Doctors backtrack on assisted suicide

BMJ 2006; 333 doi: (Published 06 July 2006) Cite this as: BMJ 2006;333:64
  1. Zosia Kmietowicz
  1. London

    Last year's decision by the BMA to adopt a neutral stance on the issue of physician assisted suicide lasted only 12 months. Zosia Kmietowicz looks at what changed doctors' minds

    News that the BMA has reversed its stance on assisted suicide for the second time in two years, moving from the neutral view it adopted at last year's annual representatives' meeting to one of opposition this year will no doubt spark anger and relief in equal measure, if the debate leading up to this year's vote is anything to go by.

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    Dr Anne Turner travelled to Switzerland with her son and daughter in January 2006 so that she could end her life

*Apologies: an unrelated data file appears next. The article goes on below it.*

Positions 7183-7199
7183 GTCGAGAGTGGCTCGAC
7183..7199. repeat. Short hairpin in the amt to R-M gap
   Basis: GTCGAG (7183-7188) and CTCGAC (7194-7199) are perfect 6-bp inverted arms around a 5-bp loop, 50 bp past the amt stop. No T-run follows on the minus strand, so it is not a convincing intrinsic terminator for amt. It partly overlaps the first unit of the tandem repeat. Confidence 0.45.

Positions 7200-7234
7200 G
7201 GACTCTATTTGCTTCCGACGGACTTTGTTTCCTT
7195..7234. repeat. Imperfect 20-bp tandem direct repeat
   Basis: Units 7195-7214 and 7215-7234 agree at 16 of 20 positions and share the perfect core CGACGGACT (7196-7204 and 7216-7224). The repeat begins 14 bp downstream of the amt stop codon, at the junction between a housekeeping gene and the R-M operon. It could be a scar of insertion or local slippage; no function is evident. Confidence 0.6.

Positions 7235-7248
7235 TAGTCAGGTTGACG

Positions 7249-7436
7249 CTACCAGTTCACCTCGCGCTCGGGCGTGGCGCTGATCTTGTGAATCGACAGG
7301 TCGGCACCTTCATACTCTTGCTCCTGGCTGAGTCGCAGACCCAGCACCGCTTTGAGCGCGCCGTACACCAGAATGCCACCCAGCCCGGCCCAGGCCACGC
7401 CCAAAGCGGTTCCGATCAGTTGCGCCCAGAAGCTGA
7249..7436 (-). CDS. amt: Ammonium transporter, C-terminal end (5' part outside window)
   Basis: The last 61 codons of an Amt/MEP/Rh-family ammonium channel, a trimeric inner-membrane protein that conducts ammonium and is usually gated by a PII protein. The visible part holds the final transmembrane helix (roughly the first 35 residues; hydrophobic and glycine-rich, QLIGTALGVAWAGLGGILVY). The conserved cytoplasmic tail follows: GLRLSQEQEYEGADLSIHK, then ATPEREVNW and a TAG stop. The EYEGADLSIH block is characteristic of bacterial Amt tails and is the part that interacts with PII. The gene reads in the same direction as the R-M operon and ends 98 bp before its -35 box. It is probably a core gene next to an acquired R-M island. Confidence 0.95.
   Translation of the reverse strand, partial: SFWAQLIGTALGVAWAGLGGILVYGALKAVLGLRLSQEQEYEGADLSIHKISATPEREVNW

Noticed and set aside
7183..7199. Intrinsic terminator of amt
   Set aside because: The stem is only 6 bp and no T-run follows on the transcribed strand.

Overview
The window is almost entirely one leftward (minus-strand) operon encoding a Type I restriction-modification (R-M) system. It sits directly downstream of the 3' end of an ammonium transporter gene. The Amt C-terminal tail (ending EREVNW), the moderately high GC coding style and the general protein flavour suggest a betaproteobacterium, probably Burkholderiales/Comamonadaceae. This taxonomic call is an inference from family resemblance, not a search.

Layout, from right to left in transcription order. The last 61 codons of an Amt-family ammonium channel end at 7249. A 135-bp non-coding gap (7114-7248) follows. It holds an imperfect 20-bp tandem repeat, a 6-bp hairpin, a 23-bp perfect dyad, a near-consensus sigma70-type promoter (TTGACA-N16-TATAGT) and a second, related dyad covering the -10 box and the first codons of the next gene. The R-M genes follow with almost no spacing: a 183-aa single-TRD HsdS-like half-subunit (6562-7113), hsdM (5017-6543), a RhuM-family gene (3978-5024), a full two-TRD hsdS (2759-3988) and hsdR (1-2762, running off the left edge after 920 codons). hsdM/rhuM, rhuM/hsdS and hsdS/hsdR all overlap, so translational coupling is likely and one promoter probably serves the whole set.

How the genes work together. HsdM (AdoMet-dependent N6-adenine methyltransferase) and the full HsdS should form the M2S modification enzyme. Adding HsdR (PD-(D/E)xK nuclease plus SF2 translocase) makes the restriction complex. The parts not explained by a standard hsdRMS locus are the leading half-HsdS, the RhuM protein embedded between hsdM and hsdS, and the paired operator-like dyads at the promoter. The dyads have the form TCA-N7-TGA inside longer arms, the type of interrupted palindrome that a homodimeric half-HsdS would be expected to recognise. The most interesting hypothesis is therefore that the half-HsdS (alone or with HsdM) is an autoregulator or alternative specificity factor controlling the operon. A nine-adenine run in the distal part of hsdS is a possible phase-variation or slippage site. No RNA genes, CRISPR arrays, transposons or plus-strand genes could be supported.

Representatives voted in Belfast by 65% (165 votes) to 35% (88) to oppose any change in the law on assisted suicide.

    The turnaround is a victory for a campaign led by the group Care Not Killing, which is a coalition of more than 30 organisations opposed to physician assisted suicide. The group was launched in January this year, but doctors began work on setting it up in the immediate aftermath of last year's meeting.

    According to the group, last year's vote supporting neutrality, which was won by 53% to 47%, took place when many representatives had gone home.

    It was the result of an “extraordinary manoeuvre” by the chairman of the annual meeting and the chairman of the …

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